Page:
One of the biggest challenges has been continuing to listen to our customers, especially when making decisions against best practices or the status quo. It can be tense, although it has always paid off. It paid off when we decided to be a stackable solution that helps our customers bring their best tools together (versus being an all-in-one solution), when we decided to do over 200 local training events (versus doing a couple big customer conferences), and when we decided to focus on small businesses first (versus going upmarket early and often). All three decisions continue to pay-off.

Troy Dean

Troy Dean

CEO & Co-founder WP Elevation

What was the no.1 factor of growth for your business?

Focus. Every time I take stock of where we are at and double down my efforts and focus on the one to three big items that will give us the biggest growth, it works. There are a hundred things you can do everyday that will make you feel useful and productive. There is usually only one or two things that actually matter in terms of growing your business.

What was the biggest growth challenge? What lessons did overcoming it teach you?

People. Making sure you have the right people in the right seat working on the right things at the right time. Overcoming this challenge (and we still are) has taught me the importance of having values and a clear vision. Vision and values are the ONLY things that differentiate you from your competitors and allow you to keep your team in alignment. Growth is hard. People are the answer. A shared vision and shared values are what keep people working together.

John Jantsch

John Jantsch

Duct Tape Marketing

What was the no.1 factor of growth for your business?

Hustle I think, at least originally, I  worked hard and wasn’t afraid to self-promote and make connections by adding value.

What was the biggest growth challenge? What lessons did overcoming it teach you?

Managing people – like so many entrepreneurs I like doing the stuff and don’t know why everyone doesn’t just know what to do. When I put someone in that role I was able to get out of the way of growth.

We hope you’ve enjoyed these insights on growth just as much as we did. But wait, there’s more to come! 

In the following weeks, we’ll be releasing podcasts with top executives from leading companies, who will be sharing their growth knowledge as well. Stay tuned!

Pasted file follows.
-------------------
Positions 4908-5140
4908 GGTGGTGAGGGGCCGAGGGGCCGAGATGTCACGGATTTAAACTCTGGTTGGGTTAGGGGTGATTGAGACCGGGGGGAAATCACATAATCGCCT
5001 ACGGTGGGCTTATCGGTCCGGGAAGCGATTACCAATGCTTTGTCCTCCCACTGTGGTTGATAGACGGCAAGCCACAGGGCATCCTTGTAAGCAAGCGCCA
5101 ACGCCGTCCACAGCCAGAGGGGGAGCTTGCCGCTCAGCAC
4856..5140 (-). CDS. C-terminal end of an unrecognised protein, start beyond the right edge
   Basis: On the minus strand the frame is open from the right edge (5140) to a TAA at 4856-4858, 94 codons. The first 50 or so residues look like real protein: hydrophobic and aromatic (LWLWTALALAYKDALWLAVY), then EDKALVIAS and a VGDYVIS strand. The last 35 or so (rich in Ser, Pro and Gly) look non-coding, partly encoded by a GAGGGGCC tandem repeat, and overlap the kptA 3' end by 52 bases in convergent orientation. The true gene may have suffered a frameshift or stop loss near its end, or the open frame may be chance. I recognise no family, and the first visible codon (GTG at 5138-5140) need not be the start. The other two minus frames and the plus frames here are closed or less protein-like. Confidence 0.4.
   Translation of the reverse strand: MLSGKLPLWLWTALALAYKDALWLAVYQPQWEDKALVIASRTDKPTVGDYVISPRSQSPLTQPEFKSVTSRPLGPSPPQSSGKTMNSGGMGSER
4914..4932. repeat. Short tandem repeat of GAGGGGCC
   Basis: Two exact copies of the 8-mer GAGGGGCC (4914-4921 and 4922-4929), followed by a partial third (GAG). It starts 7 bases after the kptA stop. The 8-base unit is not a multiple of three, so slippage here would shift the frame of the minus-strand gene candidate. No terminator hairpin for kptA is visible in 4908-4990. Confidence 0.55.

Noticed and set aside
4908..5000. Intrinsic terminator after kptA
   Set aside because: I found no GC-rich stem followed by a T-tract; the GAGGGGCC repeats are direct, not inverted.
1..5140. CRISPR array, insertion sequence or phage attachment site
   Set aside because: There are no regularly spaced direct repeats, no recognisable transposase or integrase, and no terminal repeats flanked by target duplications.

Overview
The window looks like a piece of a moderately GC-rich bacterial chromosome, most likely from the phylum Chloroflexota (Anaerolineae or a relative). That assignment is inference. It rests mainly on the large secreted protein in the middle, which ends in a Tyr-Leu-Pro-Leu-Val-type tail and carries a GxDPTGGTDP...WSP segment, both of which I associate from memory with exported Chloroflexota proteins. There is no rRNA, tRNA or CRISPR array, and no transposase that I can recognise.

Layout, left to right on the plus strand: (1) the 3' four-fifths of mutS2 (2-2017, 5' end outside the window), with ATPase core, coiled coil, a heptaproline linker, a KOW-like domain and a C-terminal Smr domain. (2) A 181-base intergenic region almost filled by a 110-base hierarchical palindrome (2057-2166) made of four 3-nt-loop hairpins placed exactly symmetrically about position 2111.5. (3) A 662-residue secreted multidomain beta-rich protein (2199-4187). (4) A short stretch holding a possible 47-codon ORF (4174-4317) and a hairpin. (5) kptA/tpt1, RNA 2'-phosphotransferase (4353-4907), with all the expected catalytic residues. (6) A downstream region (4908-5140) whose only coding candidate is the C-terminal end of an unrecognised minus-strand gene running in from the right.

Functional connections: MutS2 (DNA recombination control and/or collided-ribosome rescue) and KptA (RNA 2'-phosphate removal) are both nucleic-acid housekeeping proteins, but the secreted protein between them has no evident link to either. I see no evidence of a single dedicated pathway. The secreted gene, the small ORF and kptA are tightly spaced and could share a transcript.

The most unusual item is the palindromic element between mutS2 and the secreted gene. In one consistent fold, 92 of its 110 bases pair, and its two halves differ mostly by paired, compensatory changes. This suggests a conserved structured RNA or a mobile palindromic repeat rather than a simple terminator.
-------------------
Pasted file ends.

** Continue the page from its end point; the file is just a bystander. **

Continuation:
In the meantime, we invite you to download the growth eBook and get the best tips possible that will help you grow your business for 2020.

Get your free copy of “Expert Tips: How To Grow Your Business in 2020” ebook!

About the Author

Ben Pines
Ben Pines
Elementor evangelist & head of content. Ben has been in the online marketing industry for over 10 years, specializing in content marketing. WordPress has been Ben's platform of choice since the time it was used solely for blogging.

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Comments

13 Responses

  1. It’s great to get such a wide perspective from experts in the field on the factors that generated growth for them!

    What stood out for me is that “focus” comes up often, whether it be focusing on the customer experience, or focusing on generating quality content (or a high-quality product).

    Elementor has become my go-to page builder for exactly the same reason; because it allows me to focus on building feature-rich websites that are fast, easy to navigate and include high-quality design elements & functionality!

    Congrats to the Elementor team for reaching an amazing milestone in just 3 years! 👏 🍾 🚀

  2. This is great for business strategy. If you don’t take the time for strategy, you just end up on the hamster wheel trying to get work done and never get ahead.

    This is a great group of successful people, and I love seeing how they mention big picture areas to focus on consistently, not minute details, that helped them to break through into growth.

  3. It’s good to have such a broad view on the variables that created development for them from specialists in the sector!

    What stood out for me was that “focus” often comes up, whether it’s focused on customer experience or focused on quality content (or high-quality product) generation.

    For precisely the same reason, Elementor has become my go – to-page builder; because it enables me to concentrate on constructing feature-rich websites that are quick, simple to navigate and include high-quality design components & features!

    Congratulations to the Elementor team in just 3 years to reach an incredible milestone!